Drug Cartels Caught Growing Weed on Federal Land

Yosemite National Park

CNN reported Wednesday that Mexican drug cartels are growing weed on federal land in California. U.S. attorney, McGregor Scott, said the illegal grows are not just folks growing weed in the woods, but rather an organized operation growing approximately 1.4 million marijuana plants annually on national forest lands such as Yosemite National Park and Lassen Volcanic National Park.



The grow sites are hidden within the massive forests. The cartels clear large areas for cultivating marijuana, while depleting and contaminating the water supply and wildlife. Yosemite alone stretches more than 1,200 square miles.

Drug Cartel Environmental Danger

Major General David Baldwin from the National Guard said the drug cartels have done damage to the environment by using toxic chemicals that are banned in the United States, adding there has been a significant increase to environmental degradation on federal land.

Carbofuran is a toxic pesticide banned in the U.S. for food crops because it contaminates the water and can lead to the death of plants, animals, and humans. Officials found that 78 percent of the illegal cultivation sites tested positive for carbofuran.

Scott said at a news conference that the illegal cultivators are using the toxic pesticides as rodent killer to protect their marijuana crops, not as a pesticide.

“They’re just throwing it wholesale on the ground where the animals are eating it," Scott said. "This is a game changer, because it’s a lethal poison.”

He stressed the country's federal parks and forests are national treasures with priceless resources that must be protected from criminal organizations.

Drug cartels have gone as far as carving roads into the sides of hills and baiting wildlife with poison, bleeding the animals to death in order to clear an area for illegal grows. Illegal growers also leave behind plastic pipes and irrigation lines, human waste and toxic garbage when they are finished with a site, causing further pollution.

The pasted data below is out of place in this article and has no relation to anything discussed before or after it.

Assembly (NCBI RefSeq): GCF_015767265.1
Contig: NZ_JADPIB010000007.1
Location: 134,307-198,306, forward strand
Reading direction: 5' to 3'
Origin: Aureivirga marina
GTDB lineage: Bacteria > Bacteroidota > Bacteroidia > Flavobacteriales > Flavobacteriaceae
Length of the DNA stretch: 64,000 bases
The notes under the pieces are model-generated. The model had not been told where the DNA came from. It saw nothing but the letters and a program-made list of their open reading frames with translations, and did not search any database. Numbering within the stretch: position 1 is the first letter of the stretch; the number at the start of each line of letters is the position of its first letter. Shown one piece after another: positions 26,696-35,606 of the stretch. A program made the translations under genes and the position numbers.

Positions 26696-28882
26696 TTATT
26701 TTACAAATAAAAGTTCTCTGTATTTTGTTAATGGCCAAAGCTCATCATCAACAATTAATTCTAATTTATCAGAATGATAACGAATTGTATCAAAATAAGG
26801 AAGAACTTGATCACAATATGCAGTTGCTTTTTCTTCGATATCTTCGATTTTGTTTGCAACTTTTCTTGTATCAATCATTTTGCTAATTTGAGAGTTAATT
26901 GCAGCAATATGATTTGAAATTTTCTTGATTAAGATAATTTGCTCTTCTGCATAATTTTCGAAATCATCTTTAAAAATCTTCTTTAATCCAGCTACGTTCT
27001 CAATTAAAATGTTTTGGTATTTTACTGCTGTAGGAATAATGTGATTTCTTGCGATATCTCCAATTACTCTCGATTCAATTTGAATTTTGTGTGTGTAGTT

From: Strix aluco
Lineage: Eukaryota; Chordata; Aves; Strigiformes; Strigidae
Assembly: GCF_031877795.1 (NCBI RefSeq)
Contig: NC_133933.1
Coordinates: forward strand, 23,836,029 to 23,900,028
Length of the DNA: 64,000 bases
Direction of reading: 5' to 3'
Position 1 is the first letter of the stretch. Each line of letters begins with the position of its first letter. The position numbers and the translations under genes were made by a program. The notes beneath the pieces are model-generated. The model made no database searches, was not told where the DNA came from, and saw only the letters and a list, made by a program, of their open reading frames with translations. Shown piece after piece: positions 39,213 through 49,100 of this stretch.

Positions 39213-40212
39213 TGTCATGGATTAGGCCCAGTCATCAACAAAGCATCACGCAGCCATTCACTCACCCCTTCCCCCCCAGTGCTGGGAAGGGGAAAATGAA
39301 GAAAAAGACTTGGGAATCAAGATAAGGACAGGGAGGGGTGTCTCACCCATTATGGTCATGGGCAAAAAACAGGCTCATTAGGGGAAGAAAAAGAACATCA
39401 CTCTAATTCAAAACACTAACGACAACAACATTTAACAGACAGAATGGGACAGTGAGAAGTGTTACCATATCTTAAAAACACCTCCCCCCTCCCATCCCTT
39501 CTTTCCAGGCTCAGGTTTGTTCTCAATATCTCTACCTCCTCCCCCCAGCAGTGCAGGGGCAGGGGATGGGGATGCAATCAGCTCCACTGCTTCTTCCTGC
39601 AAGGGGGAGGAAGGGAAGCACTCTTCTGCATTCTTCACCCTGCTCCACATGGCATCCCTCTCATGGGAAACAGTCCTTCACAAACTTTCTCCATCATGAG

California federal lands have always had illegal cultivation sites, but Siskiyou County Sheriff Jon Lopey said that they are overwhelmed by policing the illegal grow sites as of late, adding that “We’ve been besieged in recent years.”

According to the Integral Ecology Research Center, toxic chemicals at illegal marijuana cultivation sites have increased 66 percent since 2012.

Black Market of Biblical Proportions

Scott said California has a massive black market for marijuana cultivation.

"It is of biblical proportions," Scott said, adding he's not wasting time targeting operations with proper state licensing, but is going after cartel-funded illegal marijuana cultivation operations.

Bill Ruzzamenti directs the Central Valley California High-Intensity Drug Trafficking Areas program and said the illegal cultivators work for the Sinaloa and the Jalisco Nueva Generación Mexican drug cartels.

The Sinaloa cartel is the largest drug cartel in Mexico and is also known to be extremely violent. The Drug Enforcement Administration says the Sinaloa cartel poses the greatest criminal threat to the country. The cartels protect their illegal marijuana crops with armed guards and booby traps using tripwire connected to shotguns.

The government allocated at least $2.5 million to chase illegal cultivators in California. Scott said prosecutors are also charging illegal cultivators with environmental degradation, but the Trump Administration has hindered law enforcement because they changed EPA policy.

Mexican drug cartels earn between $19 and $29 billion every year from the selling illegal drugs in the United States. Scott says that there are more than 16 million acres of federal forest land in the U.S. which could never be fully eradicated from illegal cultivation, noting that the resources will be directed into enforcing law on federal lands and protecting endangered species.